I have been reading the only recently published Pioneer Girl, the original memoir penned by Laura Ingalls Wilder. Although written for adults, this document was eventually the basis for all her children’s stories.
There is a long introduction by Pamela Smith Hill, the editor of Pioneer Girl, that I found to be fascinating and amazingly resonant with my own writing life. I will be writing a number of blog posts about this. Before I continue, I’d like to give you my “bona fides” regarding my sixty-three year relationship with Laura Ingalls Wilder.
First of all, I read all seven of Wilder’s books at a very young age. There were no bookstores in our small Illinois town at that time (and certainly no Amazon.com). Every few months, however, my mother, a professional cellist, would take the Santa Fe train to Chicago. There she would always go to three places.
First was Kagan and Gaines, a fine instrument repair shop (quite close to the El, as I remember) that took good care of her fine old Italian cello. I loved going there with her once in awhile. They had tiny violins and cellos on display that I thought were “babies.”
Second was Berghoff’s, a German restaurant with authentically German (and quite stern) elderly male waiters. Females were not allowed in the main dining room, but only in the “Ladies Annex”. When I was lucky enough to go with Mom to Berghoff’s, this segregation didn’t bother me. I was more interested in the sauerbraten and the spaetzle, thank you very much.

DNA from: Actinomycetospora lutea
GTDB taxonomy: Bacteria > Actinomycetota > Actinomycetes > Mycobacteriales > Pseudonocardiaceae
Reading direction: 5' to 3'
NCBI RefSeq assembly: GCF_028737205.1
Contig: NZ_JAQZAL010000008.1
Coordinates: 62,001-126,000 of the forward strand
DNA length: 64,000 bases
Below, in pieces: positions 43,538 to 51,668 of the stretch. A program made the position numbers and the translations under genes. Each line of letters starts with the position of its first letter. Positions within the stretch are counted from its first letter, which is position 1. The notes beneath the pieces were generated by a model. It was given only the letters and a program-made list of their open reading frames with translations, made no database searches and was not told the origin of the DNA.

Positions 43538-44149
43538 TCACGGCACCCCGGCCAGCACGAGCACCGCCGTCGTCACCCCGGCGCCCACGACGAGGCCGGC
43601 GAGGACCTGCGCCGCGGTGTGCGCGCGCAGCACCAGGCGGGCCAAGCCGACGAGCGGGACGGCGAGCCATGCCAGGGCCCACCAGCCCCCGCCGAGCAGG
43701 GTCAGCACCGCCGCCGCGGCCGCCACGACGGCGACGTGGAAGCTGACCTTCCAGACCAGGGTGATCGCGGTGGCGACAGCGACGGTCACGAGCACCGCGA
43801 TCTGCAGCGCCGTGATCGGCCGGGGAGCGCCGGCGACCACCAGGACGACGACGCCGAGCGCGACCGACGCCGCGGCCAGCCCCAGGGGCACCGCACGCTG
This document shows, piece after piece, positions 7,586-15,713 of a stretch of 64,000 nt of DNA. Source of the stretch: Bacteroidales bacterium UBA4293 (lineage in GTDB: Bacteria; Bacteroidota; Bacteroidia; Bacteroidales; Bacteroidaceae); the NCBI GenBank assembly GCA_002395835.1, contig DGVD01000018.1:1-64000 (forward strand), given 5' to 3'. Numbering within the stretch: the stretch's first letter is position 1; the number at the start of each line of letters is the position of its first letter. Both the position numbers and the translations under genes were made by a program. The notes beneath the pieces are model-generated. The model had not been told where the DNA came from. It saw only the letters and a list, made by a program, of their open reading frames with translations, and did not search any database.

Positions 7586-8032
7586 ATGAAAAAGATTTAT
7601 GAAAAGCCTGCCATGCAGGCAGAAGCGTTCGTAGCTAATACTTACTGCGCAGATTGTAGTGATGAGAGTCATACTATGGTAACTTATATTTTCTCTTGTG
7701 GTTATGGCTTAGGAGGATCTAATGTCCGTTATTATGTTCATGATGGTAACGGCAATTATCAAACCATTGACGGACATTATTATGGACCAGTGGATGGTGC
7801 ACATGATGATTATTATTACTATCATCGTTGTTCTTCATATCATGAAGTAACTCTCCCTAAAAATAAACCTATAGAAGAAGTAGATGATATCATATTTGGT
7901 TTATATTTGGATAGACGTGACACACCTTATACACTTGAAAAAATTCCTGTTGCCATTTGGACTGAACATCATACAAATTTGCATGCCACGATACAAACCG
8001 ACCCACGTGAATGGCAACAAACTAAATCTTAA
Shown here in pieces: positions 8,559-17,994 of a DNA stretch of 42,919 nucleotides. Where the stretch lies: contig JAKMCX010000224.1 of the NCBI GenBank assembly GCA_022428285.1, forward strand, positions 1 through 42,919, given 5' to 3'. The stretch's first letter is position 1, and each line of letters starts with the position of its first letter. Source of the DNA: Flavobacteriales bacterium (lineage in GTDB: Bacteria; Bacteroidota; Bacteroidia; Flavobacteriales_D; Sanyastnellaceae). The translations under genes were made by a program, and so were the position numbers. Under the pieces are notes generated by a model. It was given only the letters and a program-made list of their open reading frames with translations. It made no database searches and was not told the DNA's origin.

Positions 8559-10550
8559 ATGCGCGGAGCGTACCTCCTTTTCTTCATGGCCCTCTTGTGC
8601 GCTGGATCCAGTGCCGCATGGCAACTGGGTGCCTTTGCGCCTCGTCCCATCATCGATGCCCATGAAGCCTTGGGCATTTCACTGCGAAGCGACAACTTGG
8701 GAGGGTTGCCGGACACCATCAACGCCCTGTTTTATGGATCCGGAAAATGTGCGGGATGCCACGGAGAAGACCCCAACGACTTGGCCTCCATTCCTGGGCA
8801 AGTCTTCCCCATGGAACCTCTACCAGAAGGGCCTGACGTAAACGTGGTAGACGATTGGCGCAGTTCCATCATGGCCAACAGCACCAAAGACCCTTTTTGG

Finally, and most important to me, Mom visited Kroch’s and Brentano’s, a big-city bookstore. Every time she went there, she bought a book for me. When I was in second grade, the books she started bringing home were Wilder’s Little House books. These were the hardcover editions newly illustrated by Garth Williams. I devoured those stories, reading them over and over, usually under the covers of my bed with a flashlight or in my closet away from the noise of a five child household. I loved Laura because she wasn’t a “goody two-shoes” but a girl who occasionally lost her temper and was NAUGHTY. (I was happy that my Pa didn’t punish my occasional bad behavior with a “whipping”.)
When I read the seventh and last one, These Happy Golden Years, I was in the third grade. My teacher at that time was Mrs. Cooper. (I always felt as if we had a close bond because her name was “Dorothy”, so close to my own name.) The day after I finished reading this book, my mother happened to bump into my teacher. Mrs. Cooper told Mom that I had been crying all day because I had finished the last of the Laura Ingalls Wilder books and was grieving over the fact that there were no more to read.
I took my friendship with Laura Ingalls very seriously indeed.